There were 11 sexual harassment complaints filed against a member of the Maryland General Assembly last year, according to a report released Thursday, but it's unclear how many lawmakers were the target of complaints because they are unnamed and the report only lists a total number of complaints.
The Department of Legislative Services released the report to a panel of lawmakers that sets policy for the General Assembly. The Legislative Policy Committee decided last year to compile an annual report and make it public, after a wave of allegations against prominent political, entertainment and media figures, as well as sexual misconduct concerns in statehouses around the country. It's the first report of its kind in Maryland.
"There could have been multiple complaints against the same legislator," said Lori Mathis, director of the department's Office of Operations and Support Services.
A total of 17 discrimination complaints were made against legislators from last December to November, with five of them based on a complainant unhappy with working conditions, and another complaint based on discrimination other than sexual harassment, the report said.
There were seven administrative sanctions resulting from the complaints involving a legislator, and nine went before an ethics committee. One was referred for criminal investigation. Three complaints resulted in counseling, and in two cases the person who complained did not seek action, the report said. One complaint resulted in a mediated resolution.
The report also noted two sexual harassment complaints involving an employee of the General Assembly, as well as three complaints involving a non-employee.
Meanwhile, Maryland has contracted with the law firm Buckley Sandler to develop a specialized training program in workplace harassment at the start the state's annual 90-day legislative session, said Victoria Gruber, the director of the Maryland Department of Legislative Services. Tina Tchen, a partner with the firm who is conducting the training, is a former chief of staff to Michelle Obama.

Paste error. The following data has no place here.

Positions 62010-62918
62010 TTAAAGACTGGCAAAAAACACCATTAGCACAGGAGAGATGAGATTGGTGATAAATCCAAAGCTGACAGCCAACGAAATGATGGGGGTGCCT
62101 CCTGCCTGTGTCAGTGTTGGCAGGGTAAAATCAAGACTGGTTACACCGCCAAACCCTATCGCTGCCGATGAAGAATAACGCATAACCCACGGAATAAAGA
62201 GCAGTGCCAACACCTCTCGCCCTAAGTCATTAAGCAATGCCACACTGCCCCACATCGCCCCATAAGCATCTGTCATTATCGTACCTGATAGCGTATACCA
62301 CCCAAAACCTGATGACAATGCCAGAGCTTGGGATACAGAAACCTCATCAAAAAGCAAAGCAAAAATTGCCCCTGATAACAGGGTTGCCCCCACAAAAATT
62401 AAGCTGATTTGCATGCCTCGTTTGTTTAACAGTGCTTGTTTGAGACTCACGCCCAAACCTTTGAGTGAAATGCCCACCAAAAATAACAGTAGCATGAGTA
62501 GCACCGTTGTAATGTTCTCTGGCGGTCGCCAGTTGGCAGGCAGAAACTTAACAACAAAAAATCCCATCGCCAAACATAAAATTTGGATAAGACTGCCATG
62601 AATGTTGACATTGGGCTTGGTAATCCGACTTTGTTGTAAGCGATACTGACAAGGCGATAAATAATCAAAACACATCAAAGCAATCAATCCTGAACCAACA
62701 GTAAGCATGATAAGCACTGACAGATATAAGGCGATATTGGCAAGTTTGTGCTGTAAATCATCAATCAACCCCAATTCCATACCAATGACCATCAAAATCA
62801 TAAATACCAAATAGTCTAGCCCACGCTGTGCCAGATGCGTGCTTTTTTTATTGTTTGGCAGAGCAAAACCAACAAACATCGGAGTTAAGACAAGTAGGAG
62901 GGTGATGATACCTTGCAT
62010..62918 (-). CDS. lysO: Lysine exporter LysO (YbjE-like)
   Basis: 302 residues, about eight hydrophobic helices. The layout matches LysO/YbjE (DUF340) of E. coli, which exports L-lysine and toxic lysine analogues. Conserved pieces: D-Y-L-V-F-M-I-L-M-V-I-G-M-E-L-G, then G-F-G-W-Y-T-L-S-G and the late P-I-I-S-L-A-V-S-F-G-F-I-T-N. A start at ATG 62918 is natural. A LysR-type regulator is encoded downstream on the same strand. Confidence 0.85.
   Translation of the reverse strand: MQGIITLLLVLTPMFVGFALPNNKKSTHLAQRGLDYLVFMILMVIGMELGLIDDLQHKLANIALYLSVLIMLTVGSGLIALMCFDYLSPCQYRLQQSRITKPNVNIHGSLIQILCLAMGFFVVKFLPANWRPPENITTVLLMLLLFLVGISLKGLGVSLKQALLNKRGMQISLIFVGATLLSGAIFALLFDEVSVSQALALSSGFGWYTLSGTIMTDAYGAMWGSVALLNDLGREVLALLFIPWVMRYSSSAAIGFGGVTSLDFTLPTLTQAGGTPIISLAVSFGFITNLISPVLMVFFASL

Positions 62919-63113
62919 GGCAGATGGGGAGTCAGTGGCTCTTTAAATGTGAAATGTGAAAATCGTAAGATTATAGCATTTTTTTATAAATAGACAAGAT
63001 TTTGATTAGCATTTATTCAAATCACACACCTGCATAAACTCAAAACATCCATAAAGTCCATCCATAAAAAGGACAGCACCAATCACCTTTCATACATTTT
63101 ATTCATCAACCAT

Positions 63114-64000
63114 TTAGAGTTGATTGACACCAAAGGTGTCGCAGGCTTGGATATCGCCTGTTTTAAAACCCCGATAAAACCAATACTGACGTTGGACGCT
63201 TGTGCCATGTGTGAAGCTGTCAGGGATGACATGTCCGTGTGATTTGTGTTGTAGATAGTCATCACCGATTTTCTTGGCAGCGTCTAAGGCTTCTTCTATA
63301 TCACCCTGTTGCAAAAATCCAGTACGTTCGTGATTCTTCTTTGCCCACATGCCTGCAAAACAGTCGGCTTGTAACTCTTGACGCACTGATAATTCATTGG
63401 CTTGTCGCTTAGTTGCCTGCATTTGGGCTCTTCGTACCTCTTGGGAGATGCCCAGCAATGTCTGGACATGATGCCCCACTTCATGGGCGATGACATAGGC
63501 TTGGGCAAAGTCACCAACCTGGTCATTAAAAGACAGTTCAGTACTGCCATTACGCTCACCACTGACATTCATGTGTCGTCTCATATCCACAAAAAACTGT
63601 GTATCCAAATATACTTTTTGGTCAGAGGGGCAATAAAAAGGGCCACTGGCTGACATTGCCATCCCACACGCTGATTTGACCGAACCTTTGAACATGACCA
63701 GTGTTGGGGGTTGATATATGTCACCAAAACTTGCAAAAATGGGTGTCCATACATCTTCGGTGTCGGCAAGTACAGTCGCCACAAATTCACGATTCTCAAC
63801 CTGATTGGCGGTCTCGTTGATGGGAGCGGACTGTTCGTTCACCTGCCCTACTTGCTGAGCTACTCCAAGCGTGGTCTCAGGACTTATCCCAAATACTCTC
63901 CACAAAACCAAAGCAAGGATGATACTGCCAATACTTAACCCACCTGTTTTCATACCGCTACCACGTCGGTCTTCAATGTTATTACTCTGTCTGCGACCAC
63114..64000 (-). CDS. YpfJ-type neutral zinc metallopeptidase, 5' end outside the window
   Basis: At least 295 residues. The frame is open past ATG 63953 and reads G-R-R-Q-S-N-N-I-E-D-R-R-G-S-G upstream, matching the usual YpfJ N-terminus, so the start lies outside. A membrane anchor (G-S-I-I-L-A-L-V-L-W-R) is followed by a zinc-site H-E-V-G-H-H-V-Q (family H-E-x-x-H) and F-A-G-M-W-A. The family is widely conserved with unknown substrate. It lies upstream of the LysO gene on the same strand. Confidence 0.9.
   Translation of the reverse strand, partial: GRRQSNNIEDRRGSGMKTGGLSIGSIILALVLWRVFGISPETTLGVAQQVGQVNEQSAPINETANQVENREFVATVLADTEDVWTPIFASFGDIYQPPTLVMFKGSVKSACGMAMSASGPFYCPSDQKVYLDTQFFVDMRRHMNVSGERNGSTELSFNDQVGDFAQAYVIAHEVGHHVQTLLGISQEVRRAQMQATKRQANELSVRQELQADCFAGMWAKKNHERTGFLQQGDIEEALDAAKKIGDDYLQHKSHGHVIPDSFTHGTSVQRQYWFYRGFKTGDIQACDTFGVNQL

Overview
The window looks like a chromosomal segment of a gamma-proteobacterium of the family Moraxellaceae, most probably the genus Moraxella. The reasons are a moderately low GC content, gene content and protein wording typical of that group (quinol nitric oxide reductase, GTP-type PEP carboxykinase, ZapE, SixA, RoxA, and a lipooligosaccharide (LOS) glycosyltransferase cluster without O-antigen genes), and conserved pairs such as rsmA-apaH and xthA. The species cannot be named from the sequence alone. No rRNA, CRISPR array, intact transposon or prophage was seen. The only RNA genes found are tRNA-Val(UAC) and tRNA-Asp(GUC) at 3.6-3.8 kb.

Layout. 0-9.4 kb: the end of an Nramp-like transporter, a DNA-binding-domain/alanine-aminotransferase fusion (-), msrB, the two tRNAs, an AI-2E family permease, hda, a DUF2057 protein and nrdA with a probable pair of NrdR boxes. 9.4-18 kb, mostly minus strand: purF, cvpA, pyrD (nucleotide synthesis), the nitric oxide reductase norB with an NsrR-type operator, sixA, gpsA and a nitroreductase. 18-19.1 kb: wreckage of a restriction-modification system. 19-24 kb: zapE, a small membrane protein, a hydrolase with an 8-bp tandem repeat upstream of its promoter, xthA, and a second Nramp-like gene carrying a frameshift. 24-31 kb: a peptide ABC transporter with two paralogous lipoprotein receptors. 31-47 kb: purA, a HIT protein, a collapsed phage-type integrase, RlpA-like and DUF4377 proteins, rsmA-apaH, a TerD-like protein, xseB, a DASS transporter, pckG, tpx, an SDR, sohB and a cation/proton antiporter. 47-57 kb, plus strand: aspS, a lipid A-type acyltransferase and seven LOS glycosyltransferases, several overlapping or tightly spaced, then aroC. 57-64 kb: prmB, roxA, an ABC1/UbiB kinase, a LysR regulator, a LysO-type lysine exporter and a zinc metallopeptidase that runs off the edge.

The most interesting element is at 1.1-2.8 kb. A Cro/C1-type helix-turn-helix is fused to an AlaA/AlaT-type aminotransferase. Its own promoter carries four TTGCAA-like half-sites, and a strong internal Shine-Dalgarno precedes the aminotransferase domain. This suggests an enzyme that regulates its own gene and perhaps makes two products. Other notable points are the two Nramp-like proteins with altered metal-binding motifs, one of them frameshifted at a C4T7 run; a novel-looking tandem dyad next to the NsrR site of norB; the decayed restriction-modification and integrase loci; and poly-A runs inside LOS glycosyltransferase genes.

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"They have a workplace cultural compliance practice, and we're developing a specialized training for each of you for the beginning of session," Gruber told lawmakers. "It will be specialized for the Maryland General Assembly members as well as for staff, and we really hope it's going to be a legislative model for how to prevent harassment in the legislative arena and how to promote a positive workplace culture."
Gruber also said the state is in the process of contracting for a survey to gauge the climate regarding harassment.
"That survey we anticipate will be done during the legislative session, and we will hopefully be able to report to you on that early in the fall," Gruber said.
The legislature also has made changes to policies regarding harassment based on recommendations made by a state commission on workplace harassment. For example, it expands the legislature's policy to cover non-employees who interact with the General Assembly and the Department of Legislative Services, including interns, pages, lobbyists and journalists.